Eliminating losers

Last night I watched a 2-1 horse with a great last line run like Aunt Martha, which is to say without interest, and I thought that I had seen that somewhere before.
Who hasn't seen a short-priced horse with a good figure run you home early.

But if short-priced horses run lousily for the same reason, then we're getting somewhere.

Stories on handicapping should be called variations of the theme: Eliminating Losers.

Horses can improve by leaps and lengths on paper. What looks bad the first time through the past performances can appear more likely once you eliminate what can't win.

It doesn't take an Ivy Leaguer to eliminate truly unsteady horses. Just the other day at the races, I sat next to a man who looked at a horse that had run last or next to last in his most recent six, and the gentleman said to me, 'I don't like his chances.' Sure enough, the horse ran third from the bottom. But eliminating horses that look playable and attract money and don't figure to win, that's why we're here instead of playing the one-eyed bandits, the slot machine buttons.

Just a little, tiny, harmless-looking, simple, fairly reliable edge, that's all a horseplayer needs.

An edge is something that happens consistently and isn't common knowledge.

An edge at cards is reliable. Cards don't change their spots.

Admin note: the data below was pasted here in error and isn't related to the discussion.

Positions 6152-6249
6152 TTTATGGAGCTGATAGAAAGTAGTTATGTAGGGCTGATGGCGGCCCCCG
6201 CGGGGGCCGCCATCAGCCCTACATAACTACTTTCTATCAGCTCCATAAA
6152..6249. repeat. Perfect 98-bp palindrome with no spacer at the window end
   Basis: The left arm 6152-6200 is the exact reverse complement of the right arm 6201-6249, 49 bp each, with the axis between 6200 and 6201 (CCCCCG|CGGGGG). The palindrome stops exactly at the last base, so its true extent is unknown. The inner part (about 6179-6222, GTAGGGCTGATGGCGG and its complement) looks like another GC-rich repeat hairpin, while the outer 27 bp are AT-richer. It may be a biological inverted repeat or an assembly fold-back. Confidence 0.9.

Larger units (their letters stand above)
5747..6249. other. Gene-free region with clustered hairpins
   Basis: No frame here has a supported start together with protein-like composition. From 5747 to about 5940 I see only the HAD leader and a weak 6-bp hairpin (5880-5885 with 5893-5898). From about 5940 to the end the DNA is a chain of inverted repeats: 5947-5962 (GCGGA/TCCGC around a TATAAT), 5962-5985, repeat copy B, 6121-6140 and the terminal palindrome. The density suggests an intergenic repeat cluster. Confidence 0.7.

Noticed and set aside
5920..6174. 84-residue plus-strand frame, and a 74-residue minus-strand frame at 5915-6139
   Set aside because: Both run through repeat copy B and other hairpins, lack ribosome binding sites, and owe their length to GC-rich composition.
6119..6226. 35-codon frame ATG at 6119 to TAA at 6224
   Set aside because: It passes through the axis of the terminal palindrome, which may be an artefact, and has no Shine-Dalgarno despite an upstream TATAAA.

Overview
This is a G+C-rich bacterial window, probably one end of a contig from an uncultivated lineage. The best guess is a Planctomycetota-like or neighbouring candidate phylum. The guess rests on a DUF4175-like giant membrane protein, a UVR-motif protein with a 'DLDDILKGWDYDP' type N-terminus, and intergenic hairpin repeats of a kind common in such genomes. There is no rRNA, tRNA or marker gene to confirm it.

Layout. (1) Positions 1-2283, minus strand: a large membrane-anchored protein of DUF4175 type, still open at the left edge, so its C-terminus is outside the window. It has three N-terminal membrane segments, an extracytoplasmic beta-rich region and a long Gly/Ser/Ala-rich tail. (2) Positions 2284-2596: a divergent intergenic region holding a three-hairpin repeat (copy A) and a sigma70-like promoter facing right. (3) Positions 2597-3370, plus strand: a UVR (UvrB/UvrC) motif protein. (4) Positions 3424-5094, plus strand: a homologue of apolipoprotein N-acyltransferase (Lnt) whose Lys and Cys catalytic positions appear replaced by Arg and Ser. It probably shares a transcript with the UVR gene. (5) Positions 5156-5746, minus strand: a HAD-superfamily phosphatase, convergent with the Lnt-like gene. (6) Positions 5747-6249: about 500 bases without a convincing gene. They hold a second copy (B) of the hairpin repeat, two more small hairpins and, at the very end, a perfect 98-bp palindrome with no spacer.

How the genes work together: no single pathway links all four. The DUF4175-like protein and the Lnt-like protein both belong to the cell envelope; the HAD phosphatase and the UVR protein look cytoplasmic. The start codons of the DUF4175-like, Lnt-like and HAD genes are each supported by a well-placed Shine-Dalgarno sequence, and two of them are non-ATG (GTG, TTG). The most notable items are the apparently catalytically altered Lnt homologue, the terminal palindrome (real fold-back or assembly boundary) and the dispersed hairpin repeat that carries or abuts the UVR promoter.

Horses sometimes hop imaginary images.

Still and all, here's something edgy, something that has saved me some money. Money saved is money made. At the horse races, money saved is where you take money off a short-priced that shouldn't win and place some of it on a well-paying horse that has a better chance.

This is about layoffs.

A layoff is a constant element of horse racing.

Back in one of the days, playing a long layoff was considered a tourist's trip.

Anymore, horses come back after six months with more private works than you can shake a rolled-up Form at and frequently win for fun, if you had bet them. I know a man who bets a buck or two on long layoffs and has more money than he came with.

For the purpose of this piece, I consider layoffs to be in these groups: long, medium, and normal racing-cycle layoffs.

The long and short of the three layoff types are typically tough to predict. But horses coming off mid-range layoffs of two months or so tend to race well behind their odds.

There are two exceptions to horses running with sorry form after two-or-so-month layoffs. One is a trainer change. A new trainer needs time to find his way with a horse. I've seen horses run tough after a couple of months off when there's a trainer improvement. Another exception is the beautifully-bred, high dollar horse - many of that kind seem to stay in constant states or readiness.

But short-priced horses with good last lines and the same connections coming back after a couple of months off, they perform like you or I do after a three-day weekend.

You come back like, who needs it.